Legislative Post-mortem: The good, the bad, and the ugly
After 13 years monitoring the state legislature on behalf of the environment, we at Conservation Alabama know to hope for the best and prepare for the worst. Invariably, what you end up getting is some good, some bad, and some ugly.
In early February, we entered the legislative session with an agenda about transportation, energy, and water, most of which saw some movement this session. However, other environmentally related issues also played significantly into our efforts. Here’s a post-mortem on how environmental matters fared during the 2012 Regular Session.
The biggest win for the environment this session could help numerous communities. Rep. Ron Johnson, R-Sylacauga led the charge to pass a bill requiring centralized waste treatment facilities seeking a permit from ADEM to post a performance bond or other financial assurance in an amount sufficient to close the facility. This stemmed from a facility near Sylacauga that was polluting the community for years before finally declaring bankruptcy, leaving the taxpayers to deal with its clean up. Johnson and local advocates know this bill is too late to help Sylacauga, but they hope no other community has to deal with the same issue in the future.
After passing a two-year moratorium on new landfill permits last session, the legislature came back this year to extend that moratorium an additional year. Alabama has been the nation’s dumping ground, and state leaders, including Governor Robert Bentley, want that to change. During this moratorium period, state officials will study landfill permitting practices and how they are affecting public health and environmental quality for local communities.
The legislature passed the Farm-to-School Procurement Act, which will encourage more local produce to be served at schools around Alabama. A win for local farmers, the bill could also lead to more healthy meal options for a state that ranks poorly in childhood obesity.
While we celebrated the first time a Conservation Alabama-backed bill passed the historically anti-environmental House Commerce Committee, the victory was short-lived. The bill sponsored by Rep. Jack Williams, R-Vestavia Hills, which would have updated the qualifications for members of the Alabama Environmental Management Commission, was part of the collateral damage of the Jefferson County occupation tax fight. It was on the calendar late in the session, but never came up for a vote in the full House.
Rep. Chad Fincher, R-Semmes introduced a comprehensive, statewide water management bill after years of study and consideration by a joint legislative committee. However, it was introduced so late in the session it never came up for a vote in committee. Expect to see more on this bill in 2013.
What did get traction on the issue of water was a bill that would provide tax incentives for farmers to install irrigation systems. Despite extremely tight budgets and the lack of any comprehensive water planning, farmers could get $10,000 toward irrigation systems in the future.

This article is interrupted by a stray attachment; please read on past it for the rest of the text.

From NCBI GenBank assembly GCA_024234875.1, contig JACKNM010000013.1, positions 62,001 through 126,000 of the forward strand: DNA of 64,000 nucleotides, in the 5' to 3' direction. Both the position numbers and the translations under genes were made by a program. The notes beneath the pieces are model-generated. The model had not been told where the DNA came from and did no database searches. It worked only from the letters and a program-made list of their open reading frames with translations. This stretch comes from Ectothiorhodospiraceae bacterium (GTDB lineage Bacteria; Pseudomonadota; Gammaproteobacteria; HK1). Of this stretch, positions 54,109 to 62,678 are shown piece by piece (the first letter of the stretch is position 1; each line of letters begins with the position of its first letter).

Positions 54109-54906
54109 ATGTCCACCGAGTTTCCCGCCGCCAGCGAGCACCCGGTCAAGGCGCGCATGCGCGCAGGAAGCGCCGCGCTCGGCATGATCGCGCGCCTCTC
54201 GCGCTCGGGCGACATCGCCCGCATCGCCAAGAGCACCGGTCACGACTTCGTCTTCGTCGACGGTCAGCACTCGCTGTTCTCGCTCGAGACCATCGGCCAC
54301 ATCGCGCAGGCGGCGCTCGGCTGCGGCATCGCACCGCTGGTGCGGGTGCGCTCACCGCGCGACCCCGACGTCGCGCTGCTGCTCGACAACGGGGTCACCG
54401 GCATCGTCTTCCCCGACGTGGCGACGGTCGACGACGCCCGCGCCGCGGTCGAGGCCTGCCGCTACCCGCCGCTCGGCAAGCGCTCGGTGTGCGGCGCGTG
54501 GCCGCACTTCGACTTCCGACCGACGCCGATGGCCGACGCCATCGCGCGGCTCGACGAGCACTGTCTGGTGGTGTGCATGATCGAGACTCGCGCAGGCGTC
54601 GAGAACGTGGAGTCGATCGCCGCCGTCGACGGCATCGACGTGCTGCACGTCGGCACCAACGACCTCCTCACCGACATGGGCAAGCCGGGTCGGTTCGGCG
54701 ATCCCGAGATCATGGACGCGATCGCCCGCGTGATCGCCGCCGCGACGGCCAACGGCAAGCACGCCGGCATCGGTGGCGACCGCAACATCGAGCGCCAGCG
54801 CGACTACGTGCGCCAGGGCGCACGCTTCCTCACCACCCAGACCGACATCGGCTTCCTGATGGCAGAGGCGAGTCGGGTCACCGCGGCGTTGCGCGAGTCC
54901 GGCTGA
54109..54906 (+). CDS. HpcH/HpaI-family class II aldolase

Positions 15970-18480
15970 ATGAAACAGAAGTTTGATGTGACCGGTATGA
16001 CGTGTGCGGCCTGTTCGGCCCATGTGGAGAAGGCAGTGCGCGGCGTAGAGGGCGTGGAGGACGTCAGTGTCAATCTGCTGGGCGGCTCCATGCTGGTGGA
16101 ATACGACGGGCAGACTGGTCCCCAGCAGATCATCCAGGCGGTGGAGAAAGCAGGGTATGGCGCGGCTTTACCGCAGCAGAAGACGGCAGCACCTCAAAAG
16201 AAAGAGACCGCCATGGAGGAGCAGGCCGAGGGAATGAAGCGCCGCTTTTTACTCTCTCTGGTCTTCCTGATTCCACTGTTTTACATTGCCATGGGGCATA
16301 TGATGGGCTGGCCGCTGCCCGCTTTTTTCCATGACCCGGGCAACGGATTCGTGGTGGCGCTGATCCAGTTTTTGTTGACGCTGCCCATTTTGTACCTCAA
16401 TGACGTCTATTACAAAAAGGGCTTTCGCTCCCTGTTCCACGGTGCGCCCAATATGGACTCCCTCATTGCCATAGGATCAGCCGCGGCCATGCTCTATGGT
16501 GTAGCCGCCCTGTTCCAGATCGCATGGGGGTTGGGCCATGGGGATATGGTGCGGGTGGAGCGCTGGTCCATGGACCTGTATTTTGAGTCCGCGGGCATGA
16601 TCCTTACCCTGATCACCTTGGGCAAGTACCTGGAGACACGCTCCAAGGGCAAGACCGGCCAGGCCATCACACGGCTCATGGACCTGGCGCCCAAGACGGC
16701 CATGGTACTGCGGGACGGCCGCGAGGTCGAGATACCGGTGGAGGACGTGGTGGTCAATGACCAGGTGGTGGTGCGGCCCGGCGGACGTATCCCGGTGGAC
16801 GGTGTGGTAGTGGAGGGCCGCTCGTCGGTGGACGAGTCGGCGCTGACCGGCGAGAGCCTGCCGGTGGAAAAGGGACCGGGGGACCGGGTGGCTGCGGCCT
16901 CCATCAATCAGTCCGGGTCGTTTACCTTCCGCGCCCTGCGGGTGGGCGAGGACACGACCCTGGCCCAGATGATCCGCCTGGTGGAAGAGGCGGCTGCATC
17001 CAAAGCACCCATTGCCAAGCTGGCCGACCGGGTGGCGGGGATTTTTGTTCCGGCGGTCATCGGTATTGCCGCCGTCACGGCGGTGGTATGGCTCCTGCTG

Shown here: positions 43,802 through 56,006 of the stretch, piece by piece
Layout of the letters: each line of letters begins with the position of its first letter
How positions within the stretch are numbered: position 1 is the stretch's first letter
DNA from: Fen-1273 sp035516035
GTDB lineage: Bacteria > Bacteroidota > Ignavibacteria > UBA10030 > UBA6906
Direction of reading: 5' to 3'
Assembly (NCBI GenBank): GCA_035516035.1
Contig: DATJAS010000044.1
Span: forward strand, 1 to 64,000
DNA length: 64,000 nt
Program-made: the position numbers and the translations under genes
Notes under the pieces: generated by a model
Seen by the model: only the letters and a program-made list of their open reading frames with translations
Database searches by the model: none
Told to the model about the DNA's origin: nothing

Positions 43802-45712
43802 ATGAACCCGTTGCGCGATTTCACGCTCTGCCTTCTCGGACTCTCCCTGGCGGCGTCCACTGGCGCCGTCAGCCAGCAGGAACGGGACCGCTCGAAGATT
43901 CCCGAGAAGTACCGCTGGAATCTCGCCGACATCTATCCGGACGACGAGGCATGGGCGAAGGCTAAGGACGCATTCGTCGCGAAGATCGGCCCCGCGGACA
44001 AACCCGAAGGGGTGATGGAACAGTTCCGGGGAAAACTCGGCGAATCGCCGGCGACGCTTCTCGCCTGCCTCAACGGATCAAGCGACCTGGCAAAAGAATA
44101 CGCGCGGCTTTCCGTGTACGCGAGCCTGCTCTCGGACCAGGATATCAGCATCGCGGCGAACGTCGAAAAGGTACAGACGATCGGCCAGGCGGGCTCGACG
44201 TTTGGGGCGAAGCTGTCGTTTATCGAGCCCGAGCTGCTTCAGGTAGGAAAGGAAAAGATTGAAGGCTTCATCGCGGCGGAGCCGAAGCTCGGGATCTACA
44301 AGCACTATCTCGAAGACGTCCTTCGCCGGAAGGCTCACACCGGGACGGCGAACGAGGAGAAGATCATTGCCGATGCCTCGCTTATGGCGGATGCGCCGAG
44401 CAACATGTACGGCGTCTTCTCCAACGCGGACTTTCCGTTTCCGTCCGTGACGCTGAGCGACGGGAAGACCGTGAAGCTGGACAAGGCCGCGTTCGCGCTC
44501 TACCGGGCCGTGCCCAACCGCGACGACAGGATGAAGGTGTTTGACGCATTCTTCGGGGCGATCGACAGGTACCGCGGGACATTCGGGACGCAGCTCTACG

After trying to establish a statewide sales tax holiday on Energy Star appliances for the past few years, the bill sponsored by Rep. Greg Wren, R-Montgomery again stalled in committee. In fact, after several years of success passing energy related bills, only one to establish the energy and fuel research and development grants program in the Department of Agriculture made it through the legislative gauntlet.
Despite two bills introduced by Rep. Patricia Todd, D-Birmingham and an amendment by Sen. Rodger Smitherman, D-Birmingham to add transit to a transportation infrastructure bank bill, transit-related legislation didn’t budge this session. Governor Bentley is moving forward with a plan to borrow against future federal allocations to fix some of our worst roads in Alabama, but new funding for transit remains elusive.
The bill that had us shaking our heads this session conjured up thoughts of black helicopter conspiracy theories. Sen. Gerald Dial, R-Lineville passed a bill that would “prohibit the State of Alabama and its political subdivisions from adopting and developing environmental and developmental policies that, without due process, would infringe or restrict the private property rights of the owner of the property.” The bill explicitly discusses Agenda 21 – a set of United Nations recommendations adopted in 1992 about development patterns and environmental policy.
The irony is that similar, if not exact, anti-Agenda 21 legislation has been introduced this year and in recent years all across the country, including Arizona, Georgia, North Carolina, and Tennessee. So, which is the conspiracy – the recommendations made at a United Nations conference 20 years ago, or the systematically orchestrated legislative campaign being waged across the country to combat it?
Bottom line, the 2012 Regular Session of the Alabama State Legislature overall was a good one for the environment. The good legislation that passed will help improve Alabama’s public health, economy, and environment as the policies are implemented over the coming months and years. Fortunately, the bad this session wasn’t backsliding on past progress, but instead the bad was missed opportunities to do better for the environment. Finally, the ugly of the session makes you shake your head at what the legislature can spend its time doing, or in the case of transit, not doing.
The legislature will wrap up its special session soon, and then the preparation for the 2013 regular session can begin. Conservation Alabama will be working over the coming months to ensure we have more good and less bad next year. We’ll make no promises on the ugly.
The final Hot List of the 2012 Regular Session will be available later this week at conservationalabama.org.